Who Needs Estimation: The Story of Two Backpacks

I'm going to publish the list of notes about software estimation. This is the first one.

Manager: When this task will be done?
Developer: I'll finish it in two days.
Narrator: He will not.

Estimation is a dangerous area. It's not only because there is more than one way to make it right and several ways to screw it up, but this is also true for everything around. Even baking a pie carries various risks: from not making it in time to burning the house down.

So, what's wrong?

91%* of people have a strong opinion about estimation. It's a religious question, like pineapples in pizza: for some, it works, for others, it doesn't. Sometimes people haven't even tried, but they are determined against.

Pineapples – for cocktails. Not for pizza.
Estimation – for managers. Developers are ok without it.

There are two reasons for developers to be concerned about estimation:

  1. Their work doesn't need estimation at all
  2. They do it wrong

The second one is much more interesting, but we have to start with the first. After all, why would you waste your time mastering estimation if you're fine without it?

If you're sure that you need estimation, check my next note "Four Types of Tricky Tasks and How to Estimate Them"  and follow me on Twitter, I'll be posting more notes soon.

What I mean by "estimation"

It's important to clarify it before we dig deeper.

"Estimation" is a collaborative process resulting in any knowledge of the work ahead can help us make plans.

The words "collaborative", "process" and "knowledge" are equally important, but the last one is crucial for us right now. If we don't need this knowledge, we don't need estimation.

There are several examples of the previously mentioned knowledge:

  1. "Task A" is 8 story points (see Planning Poker)
  2. "Task C" looks similar to "Task B" which we had done last week
  3. Francesca would do "Task D" for 2 hours, for Jakob it'd take at least 5
  4. "Task E" is XL. "Task F" looks more like "M" (see T-shirt size estimation)

Even though all these examples are different, they can help in planning and prioritisation.

But do we really need it? Maybe it's just a waste of time? Well, it depends. All situations are different, and it's better to bring an example.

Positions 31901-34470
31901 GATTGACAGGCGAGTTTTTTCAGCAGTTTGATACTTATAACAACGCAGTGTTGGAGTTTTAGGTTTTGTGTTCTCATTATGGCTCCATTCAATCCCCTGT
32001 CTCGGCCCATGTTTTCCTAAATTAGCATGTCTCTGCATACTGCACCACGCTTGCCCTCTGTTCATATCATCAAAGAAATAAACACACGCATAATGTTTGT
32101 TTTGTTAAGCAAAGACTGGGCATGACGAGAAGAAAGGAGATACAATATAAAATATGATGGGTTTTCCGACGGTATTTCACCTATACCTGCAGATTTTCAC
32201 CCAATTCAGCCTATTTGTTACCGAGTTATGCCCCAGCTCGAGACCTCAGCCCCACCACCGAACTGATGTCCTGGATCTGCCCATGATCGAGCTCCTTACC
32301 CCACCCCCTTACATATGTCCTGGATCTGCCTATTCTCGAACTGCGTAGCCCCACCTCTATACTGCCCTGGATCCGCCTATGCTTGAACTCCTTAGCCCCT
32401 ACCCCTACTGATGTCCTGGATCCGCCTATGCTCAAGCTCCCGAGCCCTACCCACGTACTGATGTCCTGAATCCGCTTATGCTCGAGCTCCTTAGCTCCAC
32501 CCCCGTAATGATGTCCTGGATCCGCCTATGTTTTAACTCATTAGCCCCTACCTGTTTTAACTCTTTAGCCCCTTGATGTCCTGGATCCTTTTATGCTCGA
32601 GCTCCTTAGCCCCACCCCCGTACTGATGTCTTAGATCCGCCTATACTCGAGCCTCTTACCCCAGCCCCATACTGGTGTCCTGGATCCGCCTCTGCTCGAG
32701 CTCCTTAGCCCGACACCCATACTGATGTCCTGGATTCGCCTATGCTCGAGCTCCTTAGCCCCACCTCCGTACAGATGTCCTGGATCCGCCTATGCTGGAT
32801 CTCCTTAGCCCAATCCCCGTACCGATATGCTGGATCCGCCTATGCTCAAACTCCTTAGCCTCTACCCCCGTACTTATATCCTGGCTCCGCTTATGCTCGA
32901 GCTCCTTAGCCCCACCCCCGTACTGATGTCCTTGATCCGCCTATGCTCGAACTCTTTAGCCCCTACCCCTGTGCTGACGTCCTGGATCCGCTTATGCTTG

The knapsack problem #1

Some people believe the knapsack problem is a perfect analogy when it comes to explaining everything related to planning or estimation. As I like all bad analogies, let's live with it for a while.

This is how Wikipedia defines it:

The knapsack problem or rucksack problem is a problem in combinatorial optimization: Given a set of items, each with a weight and a value, determine the number of each item to include in a collection so that the total weight is less than or equal to a given limit and the total value is as large as possible.
It derives its name from the problem faced by someone who is constrained by a fixed-size knapsack and must fill it with the most valuable items.
Just a random backpack

What was the last time when you had to deal with this problem? I bet that never because it's too simple for the real world (despite being NP-complete).
Oversimplification is not our goal, so let's face the harsh reality.

Imagine yourself as a young professional living in Norwich.
What is Norwich? It's a charming city in the UK, in around 2 hours from London by train. You like the climate, you like living with your parents in their 3-bedroom private house, but salaries in Norwich bother you a lot. It's only £32.9k on average, and you know that you deserve more.

You also know that the average salary in the City of London is £88.3k, and your skills should be enough to find a job there.

Google Maps suggests that the way would take slightly more than 2 hours

You decide not to wait for too long, and you're renting a little studio in London – 18 square meters, with a queen bed and a chair in there. Nothing else.